51% of Internet Traffic Is From Bots, Study Says
NEW YORK — About half of all web traffic stems from bots, according to research by security firm Incapsula.
Incapsula determined that humans only represent about 49 percent of traffic, while the remaining is derived from automated sources.
Of that bot-related traffic, 20 percent comes from search engine indexers and the like; Incapsula says 31 percent of a site's traffic is actually harmful in one way or another.
"Few people realize how much of their traffic is non-human, and that much of it is potentially harmful," Incapsula cofounder Marc Gaffan told ZDNet. "Google [Analytics] simply doesn't show you 51 percent of your site's traffic including some seriously shady non-human visitors including hackers, scrapers, spammers and spies."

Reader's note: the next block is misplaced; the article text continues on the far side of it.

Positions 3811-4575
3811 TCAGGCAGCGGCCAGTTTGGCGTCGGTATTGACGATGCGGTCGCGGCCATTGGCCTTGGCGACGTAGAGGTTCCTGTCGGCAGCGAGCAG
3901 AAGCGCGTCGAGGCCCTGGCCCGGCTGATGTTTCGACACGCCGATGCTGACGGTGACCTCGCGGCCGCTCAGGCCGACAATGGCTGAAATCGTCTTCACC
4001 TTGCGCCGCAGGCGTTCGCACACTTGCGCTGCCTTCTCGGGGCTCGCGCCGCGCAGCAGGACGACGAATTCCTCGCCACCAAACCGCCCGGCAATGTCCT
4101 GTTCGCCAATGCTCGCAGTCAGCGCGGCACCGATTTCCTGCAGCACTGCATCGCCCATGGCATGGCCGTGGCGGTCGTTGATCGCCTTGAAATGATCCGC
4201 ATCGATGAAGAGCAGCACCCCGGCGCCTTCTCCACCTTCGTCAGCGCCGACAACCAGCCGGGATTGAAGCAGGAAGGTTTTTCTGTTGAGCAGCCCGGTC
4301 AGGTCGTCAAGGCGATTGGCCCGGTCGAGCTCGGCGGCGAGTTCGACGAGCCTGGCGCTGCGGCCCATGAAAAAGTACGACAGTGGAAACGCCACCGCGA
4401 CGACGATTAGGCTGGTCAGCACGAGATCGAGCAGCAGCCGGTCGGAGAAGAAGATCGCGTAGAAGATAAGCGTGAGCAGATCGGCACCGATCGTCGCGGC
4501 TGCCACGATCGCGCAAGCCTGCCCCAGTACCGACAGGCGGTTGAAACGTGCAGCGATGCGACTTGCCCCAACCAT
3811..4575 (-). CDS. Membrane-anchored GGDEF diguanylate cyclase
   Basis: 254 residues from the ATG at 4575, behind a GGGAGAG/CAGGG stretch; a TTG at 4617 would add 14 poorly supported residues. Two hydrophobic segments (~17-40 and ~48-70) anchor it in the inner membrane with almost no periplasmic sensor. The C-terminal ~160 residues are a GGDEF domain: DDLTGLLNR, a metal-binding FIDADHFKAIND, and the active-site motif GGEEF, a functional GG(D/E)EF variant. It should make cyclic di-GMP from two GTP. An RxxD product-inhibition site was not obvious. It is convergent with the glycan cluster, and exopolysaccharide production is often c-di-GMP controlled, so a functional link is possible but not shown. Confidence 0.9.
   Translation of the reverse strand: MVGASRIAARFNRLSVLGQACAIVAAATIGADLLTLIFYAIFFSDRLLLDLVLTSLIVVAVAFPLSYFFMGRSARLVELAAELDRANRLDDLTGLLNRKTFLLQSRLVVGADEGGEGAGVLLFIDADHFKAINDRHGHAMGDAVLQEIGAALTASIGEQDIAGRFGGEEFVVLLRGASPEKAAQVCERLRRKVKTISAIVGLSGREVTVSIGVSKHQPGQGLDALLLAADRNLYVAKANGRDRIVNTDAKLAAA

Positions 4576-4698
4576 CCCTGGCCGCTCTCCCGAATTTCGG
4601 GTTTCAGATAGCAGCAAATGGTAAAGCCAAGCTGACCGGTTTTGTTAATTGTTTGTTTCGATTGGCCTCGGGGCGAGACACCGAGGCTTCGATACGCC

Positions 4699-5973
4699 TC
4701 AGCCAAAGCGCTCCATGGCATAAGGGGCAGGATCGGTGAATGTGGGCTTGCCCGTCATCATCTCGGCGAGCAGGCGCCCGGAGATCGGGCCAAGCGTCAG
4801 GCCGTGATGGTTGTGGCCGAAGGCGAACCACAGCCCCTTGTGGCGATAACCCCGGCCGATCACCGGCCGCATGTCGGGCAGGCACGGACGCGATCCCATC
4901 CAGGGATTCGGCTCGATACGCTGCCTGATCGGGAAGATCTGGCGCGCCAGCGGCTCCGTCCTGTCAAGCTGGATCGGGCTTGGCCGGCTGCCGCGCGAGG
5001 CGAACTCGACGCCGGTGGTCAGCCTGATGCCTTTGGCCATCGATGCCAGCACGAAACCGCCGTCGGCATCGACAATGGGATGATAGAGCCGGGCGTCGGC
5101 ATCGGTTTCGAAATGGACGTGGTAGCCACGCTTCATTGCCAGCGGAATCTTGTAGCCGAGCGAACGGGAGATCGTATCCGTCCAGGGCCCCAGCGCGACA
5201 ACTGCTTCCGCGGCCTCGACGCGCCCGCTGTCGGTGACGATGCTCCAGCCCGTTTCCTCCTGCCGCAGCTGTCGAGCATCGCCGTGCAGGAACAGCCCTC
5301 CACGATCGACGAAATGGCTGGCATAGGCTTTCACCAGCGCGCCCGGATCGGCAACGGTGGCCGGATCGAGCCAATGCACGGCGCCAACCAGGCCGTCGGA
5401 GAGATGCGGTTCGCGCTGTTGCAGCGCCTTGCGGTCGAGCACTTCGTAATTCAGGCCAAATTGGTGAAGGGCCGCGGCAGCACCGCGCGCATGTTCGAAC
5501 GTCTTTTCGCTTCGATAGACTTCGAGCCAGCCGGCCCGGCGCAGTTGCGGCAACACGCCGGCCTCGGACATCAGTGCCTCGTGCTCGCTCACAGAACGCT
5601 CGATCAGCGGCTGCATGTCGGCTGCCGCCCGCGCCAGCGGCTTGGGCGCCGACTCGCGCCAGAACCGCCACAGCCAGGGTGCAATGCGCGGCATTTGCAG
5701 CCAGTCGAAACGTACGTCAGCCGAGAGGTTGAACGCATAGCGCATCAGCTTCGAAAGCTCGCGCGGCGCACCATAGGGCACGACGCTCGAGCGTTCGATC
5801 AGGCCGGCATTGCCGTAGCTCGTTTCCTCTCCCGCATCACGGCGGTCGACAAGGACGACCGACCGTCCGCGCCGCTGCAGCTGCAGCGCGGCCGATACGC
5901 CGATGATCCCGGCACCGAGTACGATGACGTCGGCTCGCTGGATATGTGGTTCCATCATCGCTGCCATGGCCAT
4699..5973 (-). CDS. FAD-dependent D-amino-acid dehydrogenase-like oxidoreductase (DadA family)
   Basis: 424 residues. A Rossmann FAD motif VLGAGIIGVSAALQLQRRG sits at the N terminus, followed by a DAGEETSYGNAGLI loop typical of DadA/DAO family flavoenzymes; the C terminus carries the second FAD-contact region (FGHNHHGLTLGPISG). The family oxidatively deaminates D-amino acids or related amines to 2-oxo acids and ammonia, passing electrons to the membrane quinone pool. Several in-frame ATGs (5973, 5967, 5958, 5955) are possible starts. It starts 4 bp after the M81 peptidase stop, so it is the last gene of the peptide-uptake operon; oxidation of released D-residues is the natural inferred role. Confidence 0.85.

Gaffan notes that conventional analytics services aren't entirely accurate in this regard.
The study was performed with data from 1,000 sites with an average of 50,000 to 100,000 monthly visitors.
From that sample, 5 percent of traffic was found to be hacking tools, such as those used in DDoS attacks or "scouters" that scan websites for vulnerabilities.
Another 5 percent came from "scrapers," which extract data and content such as prices, stocks and email addresses.
Two percent came from comment spammers and 19 percent stemmed from "other spies of sorts," including SEO analyzers.